It is a risen One who lives in us, a life in a new sphere and in new and holy and eternal relations. The old sphere where sin reigned unto death is left behind. The sphere of the law's divine authority lies on the other side of the Cross and grave of Christ. Where the risen Christ lives, grace reigns—not on the ruins of a broken law, but consequent upon its being magnified above all human thought—-not with sin still before the eye of God, but "through righteousness manifested in its eternal judgment in the death of Christ unto eternal life through Jesus Christ our Lord."
"At that day ye shall know that I am in My Father, and ye in Me, and I in you" (John xiv. 20). That day is come with its unutterable blessing for the children of God. We are in Christ; it is our new and eternal place before God. He has put us there; there He sees us. But Christ is in us too; Christ the risen One; Christ alive for evermore; Christ "declared to be the Son of God with power, according to the spirit of holiness, by the resurrection from the dead"; Christ is in us, our Life. Not only is He the eternal life which was with the Father; not only is He the One who can say, "I am in the Father," but He is truly in us by the Holy Spirit. It is thus that in the highest and fullest sense "old things are passed away; behold all things are become new. And all things are of God."
Doubtless, we shall live this blessed life above. Its sphere, its home, is there Christ Who is our life is already there. It is His Father's house—ours too, because He has entered it for us. But we live this life now, though it is indeed a life away from home, a life in the midst of circumstances altogether opposed to it. Faith will not be needed when the rest of God is come and we have entered it. But for this life to be manifested in our mortal flesh—this indeed calls for a simple and earnest faith. It is our calling, it is our unspeakable privilege that the eternal life which we have in the knowledge of God revealed in His blessed Son, should be daily manifested in our mortal body; that "what we now live in the flesh" should be "by the faith of the Son of God."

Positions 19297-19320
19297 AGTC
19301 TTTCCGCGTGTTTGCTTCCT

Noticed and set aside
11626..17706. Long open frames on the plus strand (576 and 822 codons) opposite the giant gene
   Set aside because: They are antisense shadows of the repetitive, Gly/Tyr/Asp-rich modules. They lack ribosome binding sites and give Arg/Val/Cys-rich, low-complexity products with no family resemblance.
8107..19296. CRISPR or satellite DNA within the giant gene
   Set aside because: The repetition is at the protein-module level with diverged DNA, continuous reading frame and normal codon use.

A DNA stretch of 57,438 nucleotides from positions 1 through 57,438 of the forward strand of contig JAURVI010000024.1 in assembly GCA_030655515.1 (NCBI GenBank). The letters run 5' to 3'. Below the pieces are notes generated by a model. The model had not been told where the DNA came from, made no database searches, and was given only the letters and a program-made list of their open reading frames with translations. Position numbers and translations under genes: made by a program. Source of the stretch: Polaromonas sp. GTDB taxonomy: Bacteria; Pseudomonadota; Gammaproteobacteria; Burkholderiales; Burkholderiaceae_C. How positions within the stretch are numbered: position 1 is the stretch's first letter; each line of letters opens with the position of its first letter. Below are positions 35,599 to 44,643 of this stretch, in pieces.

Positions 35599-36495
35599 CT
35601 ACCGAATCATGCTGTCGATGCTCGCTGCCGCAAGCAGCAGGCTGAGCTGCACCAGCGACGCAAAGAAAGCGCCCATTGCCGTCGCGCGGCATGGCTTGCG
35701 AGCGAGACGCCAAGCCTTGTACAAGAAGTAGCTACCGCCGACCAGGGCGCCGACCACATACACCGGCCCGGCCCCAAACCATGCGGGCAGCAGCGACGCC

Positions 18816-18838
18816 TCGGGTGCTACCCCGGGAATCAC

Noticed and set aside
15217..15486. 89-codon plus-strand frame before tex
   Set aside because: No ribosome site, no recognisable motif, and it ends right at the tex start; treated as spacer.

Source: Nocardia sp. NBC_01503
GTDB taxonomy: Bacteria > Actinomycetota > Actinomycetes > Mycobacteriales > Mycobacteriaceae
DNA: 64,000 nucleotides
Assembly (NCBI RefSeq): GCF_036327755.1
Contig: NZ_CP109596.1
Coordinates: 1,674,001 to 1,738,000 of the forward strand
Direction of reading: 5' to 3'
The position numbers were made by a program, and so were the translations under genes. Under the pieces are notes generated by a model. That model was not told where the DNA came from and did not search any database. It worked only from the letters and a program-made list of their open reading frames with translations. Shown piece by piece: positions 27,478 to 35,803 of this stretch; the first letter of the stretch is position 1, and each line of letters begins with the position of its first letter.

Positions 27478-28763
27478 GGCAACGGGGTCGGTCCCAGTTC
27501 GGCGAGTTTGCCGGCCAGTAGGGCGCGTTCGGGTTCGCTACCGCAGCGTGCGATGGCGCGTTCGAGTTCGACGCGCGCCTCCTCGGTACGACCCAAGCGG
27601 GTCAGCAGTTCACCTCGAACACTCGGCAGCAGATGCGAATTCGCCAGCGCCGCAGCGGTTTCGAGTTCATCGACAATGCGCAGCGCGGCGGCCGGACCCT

In passing, let it be remarked that the apostle does not call our connection with the present scene "life"; it is rather "daily dying." But whatever we may call our present state in unredeemed bodies (Rom. viii. 23), it is given to us to live it "by the faith of the Son of God." It is only by faith that this life is brought into activity in the scene through which we pass; it is only by faith that it ever becomes a practical reality in our souls. Faith makes what is unseen to be an enjoyed and operative reality (Heb. xi. 1); it makes what is yet to come, when we shall live this eternal life in its own clime—in its own home, to be a present thing. It brings in God so that we walk in His fear, and we taste, and live in, His perfect love. We receive this life by faith, we enjoy it by faith, and we manifest it by faith. Law never enters into account here; it could not give life, it could not maintain it, it could do nothing towards its manifestation. Christ in us by the power of the Holy Spirit, known to faith and enjoyed by faith, is life and liberty, satisfaction and power.